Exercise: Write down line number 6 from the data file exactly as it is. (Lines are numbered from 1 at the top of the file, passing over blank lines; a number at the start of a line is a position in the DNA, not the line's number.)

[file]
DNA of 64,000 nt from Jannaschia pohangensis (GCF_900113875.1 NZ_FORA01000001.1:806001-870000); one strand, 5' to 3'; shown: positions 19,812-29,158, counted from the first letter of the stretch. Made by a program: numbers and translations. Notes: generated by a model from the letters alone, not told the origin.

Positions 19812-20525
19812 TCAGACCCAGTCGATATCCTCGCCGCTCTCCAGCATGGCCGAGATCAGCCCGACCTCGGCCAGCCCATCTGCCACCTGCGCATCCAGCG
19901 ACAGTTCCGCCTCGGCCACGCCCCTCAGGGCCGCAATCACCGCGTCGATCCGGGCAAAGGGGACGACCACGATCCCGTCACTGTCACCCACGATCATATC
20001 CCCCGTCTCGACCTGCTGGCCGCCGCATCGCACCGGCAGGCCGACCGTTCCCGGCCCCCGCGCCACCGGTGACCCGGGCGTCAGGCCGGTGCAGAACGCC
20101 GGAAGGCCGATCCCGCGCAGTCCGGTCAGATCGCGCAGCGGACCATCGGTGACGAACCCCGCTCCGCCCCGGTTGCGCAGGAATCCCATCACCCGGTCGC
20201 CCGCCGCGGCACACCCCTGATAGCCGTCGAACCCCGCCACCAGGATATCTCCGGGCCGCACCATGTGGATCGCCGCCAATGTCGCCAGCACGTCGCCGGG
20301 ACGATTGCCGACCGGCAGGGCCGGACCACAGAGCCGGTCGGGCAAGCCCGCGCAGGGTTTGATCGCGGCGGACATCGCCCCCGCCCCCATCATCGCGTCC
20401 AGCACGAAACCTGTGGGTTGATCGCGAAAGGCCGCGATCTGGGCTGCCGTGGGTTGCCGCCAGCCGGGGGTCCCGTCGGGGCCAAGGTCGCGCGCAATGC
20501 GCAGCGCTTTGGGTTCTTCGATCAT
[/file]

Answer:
20101 GGAAGGCCGATCCCGCGCAGTCCGGTCAGATCGCGCAGCGGACCATCGGTGACGAACCCCGCTCCGCCCCGGTTGCGCAGGAATCCCATCACCCGGTCGC